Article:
• Isn't that what they call anyone who wants a minimal federal government that derives all of its authority and purpose from a literal, strict reading of the Constitution?

          One thing that I'd like to note is that such reading of the Constitution does not preclude the individual States from having strong government that frequently exercises its authority; apart from respecting certain freedoms specifically delineated in the U.S. Constitution, they're free to do as they will, including becoming welfare states. I do believe this is as it should be - i.e. the point of U.S. was to decentralize the state by splitting it into smaller parts that are still manageable in a true democrat

  • by adosch (1397357) on Saturday January 23, 2010 @09:17AM (#30869396)
    Unfortunately this is the way our American gov't operates: Bottom-line management style approach to everything with only the lowest budget in mind. It's really no different than people in society who try to live and act like rockstar's on a McDonald's budget. FTFA, IT, in particular, is in shambles because the mass employee attrition related to budget woes. So maybe you get the "diamond-in-the-rough" person who picked up the in's and out's of the infrastructure and singlely-handed administers the whole network themselves, you'd be ignorant to think he's going to stick any long when anything remotely better in the private sector surfaces again. Just like any place, Gov't IT creates their own single point of failure because they 1) Won't purchase what you need to succeed because they are under the esteemed impression that they pay you to come up with enterprise solutions out of thin-air, and 2) charge the gov't 1.5x the salary than they are paying the contractors to do it. You don't build tenure and stability that way, folks.
    • by thetoadwarrior (1268702) on Saturday January 23, 2010 @09:56AM (#30869644) Homepage
      The government has always gone for the lowest bidder and then people say their stuff is shit. But if they started paying more then they'd be accused of wasting tax payer money.

      Sure there is still government waste but until people realise that the government should spend a premium for some stuff while people vote out those who just waste money.
      • The government seldom picks the lowest bidder or the best technology proposal (Can't do a google search, spell-check) . In the case of telecommunications/IT (FBI, CIA, DoD... how many ISE failures and redo-solutions) the CIO/G6 is typically a business management position, not a technology (science, engineering...) management position. CIO/G6 certification in .gov or .mil domain does not require experience or an understanding of binary, protocols, benchmarks, classmarks....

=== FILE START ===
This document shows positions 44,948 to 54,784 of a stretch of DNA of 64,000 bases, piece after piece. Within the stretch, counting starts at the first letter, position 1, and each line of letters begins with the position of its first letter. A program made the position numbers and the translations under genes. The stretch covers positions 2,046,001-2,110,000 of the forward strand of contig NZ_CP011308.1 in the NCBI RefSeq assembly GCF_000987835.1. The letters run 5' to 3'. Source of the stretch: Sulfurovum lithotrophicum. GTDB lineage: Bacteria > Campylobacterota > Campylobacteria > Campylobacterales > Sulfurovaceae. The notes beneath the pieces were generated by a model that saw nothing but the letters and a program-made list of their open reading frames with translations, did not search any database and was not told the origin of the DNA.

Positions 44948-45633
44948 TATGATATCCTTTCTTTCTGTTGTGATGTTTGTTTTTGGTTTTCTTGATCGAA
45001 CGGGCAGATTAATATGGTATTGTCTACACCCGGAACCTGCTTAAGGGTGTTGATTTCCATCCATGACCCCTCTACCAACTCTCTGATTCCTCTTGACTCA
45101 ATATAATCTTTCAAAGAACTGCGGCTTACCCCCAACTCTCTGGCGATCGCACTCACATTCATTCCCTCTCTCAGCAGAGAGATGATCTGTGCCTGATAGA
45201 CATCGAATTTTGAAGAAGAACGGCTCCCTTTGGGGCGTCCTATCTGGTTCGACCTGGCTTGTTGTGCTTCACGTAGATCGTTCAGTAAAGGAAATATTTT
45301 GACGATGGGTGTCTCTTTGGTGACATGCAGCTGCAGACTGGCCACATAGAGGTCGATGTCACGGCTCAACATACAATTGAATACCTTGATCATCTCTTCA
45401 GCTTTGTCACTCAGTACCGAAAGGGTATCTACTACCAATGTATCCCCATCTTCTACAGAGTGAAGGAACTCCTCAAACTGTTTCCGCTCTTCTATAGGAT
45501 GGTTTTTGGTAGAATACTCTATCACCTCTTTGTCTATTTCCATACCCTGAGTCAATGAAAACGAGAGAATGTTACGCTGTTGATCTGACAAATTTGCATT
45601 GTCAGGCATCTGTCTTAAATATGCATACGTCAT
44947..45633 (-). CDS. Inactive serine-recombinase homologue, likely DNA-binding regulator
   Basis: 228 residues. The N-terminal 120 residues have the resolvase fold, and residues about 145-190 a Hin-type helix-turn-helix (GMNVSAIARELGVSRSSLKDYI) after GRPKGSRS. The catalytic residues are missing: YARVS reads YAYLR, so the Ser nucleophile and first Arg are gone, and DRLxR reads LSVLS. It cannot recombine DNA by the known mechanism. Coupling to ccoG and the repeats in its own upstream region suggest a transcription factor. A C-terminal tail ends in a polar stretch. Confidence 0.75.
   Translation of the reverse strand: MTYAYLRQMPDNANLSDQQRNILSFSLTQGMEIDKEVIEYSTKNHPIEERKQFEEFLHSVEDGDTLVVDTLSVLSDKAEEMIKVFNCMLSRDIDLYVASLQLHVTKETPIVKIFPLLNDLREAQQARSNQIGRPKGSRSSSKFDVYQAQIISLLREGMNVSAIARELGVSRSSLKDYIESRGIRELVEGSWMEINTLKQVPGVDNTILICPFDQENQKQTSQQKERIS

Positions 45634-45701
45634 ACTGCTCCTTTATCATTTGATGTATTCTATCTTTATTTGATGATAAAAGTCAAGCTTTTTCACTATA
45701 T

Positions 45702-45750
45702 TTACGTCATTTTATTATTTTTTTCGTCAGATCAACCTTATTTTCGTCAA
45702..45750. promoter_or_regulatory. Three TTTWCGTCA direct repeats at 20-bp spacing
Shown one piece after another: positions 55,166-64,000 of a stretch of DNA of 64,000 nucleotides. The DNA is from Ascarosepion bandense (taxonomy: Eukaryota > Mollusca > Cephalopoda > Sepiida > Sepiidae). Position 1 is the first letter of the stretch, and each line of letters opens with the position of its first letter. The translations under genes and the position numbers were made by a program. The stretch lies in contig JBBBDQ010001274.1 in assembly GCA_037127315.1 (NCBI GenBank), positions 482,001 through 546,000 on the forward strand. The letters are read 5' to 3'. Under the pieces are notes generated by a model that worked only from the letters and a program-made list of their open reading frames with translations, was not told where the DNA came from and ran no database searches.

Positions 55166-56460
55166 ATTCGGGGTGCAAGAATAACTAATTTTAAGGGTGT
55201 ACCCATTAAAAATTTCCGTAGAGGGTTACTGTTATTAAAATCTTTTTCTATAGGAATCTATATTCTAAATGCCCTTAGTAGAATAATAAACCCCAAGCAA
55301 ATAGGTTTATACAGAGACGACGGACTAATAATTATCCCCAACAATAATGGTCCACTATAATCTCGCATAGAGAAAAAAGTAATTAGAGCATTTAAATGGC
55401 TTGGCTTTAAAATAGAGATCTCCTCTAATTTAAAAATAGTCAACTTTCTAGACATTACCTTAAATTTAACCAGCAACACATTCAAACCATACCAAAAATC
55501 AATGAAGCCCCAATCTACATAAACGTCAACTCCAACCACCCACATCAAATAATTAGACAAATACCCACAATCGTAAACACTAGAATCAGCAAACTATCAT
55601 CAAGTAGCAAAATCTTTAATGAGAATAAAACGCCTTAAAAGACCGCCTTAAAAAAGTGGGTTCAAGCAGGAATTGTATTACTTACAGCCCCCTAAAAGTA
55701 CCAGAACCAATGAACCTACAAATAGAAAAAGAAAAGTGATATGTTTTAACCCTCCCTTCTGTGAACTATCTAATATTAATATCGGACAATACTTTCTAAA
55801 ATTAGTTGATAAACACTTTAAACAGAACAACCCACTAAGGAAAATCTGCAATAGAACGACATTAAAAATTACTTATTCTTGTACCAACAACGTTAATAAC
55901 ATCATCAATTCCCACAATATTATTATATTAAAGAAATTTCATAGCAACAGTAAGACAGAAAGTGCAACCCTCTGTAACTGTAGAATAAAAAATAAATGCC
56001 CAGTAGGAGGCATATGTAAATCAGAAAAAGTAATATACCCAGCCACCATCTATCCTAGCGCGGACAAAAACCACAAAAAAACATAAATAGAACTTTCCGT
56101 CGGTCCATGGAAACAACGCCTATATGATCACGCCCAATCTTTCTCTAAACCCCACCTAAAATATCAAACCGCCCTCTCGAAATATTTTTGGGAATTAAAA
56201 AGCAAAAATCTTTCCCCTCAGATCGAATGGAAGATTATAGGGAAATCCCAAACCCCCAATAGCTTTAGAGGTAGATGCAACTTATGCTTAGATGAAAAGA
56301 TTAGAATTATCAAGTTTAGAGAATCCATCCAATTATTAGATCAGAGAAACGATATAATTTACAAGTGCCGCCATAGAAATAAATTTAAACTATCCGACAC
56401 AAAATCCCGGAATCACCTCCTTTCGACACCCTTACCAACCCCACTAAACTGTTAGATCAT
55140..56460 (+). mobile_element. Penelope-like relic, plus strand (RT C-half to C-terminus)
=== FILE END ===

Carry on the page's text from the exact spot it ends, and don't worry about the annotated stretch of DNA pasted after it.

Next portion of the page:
CIO/G6 .gov, .mil... SES (most, not

    • Re: (Score:3, Informative)

      The Milwaukee Journal-Sentinel has done any number of stories over the past couple of years that indicate IT contractors are significantly more expensive than Wisconsin state employees. The problem (in WI) is that you can find money to hire contract staff build your application; you can't get additional positions to build it. Getting additional positions is almost impossible.

      So you pony up money, hire contract staff, and build the application for some factor N greater cost, but you do get your applicat
      • by will_die (586523)
        The major reason is that the states and federal governments want to hire IT people with a Master degree or close to 10 years experience and pay between $50,000 and $65,000.
        You pay that little vs the market rate and of course the state people are cheaper and those people you do have are not the cream of the crop.
    • Even dumber (Score:5, Interesting)

      by tjstork (137384) <todd.bandrowsky@gm a i l.com> on Saturday January 23, 2010 @11:10AM (#30870084) Homepage Journal

      Is that ultimately, disabling an in-house government operation actually winds up raising overall costs in the long run. Initially, yeah, the venture capitalists that fund the privatization give the feds a pretty good deal, but contrary to all the babble about short sightedness, these folks are in it for the long haul. They bide their time, and let the inevitable churn of politics and government action mean a greater demand for services, which they provide.

      Seriously, right now we are spending record peacetime levels on defense, and what do we have, but only 1700 fighter aircraft for the USAF, not even 300 ships for the USN, and the whole time the contractors wave around "complexity" as if it is a magic bullet to allow brute force engineering that costs a fortune, cost overruns and bad designs papered over in "blocks".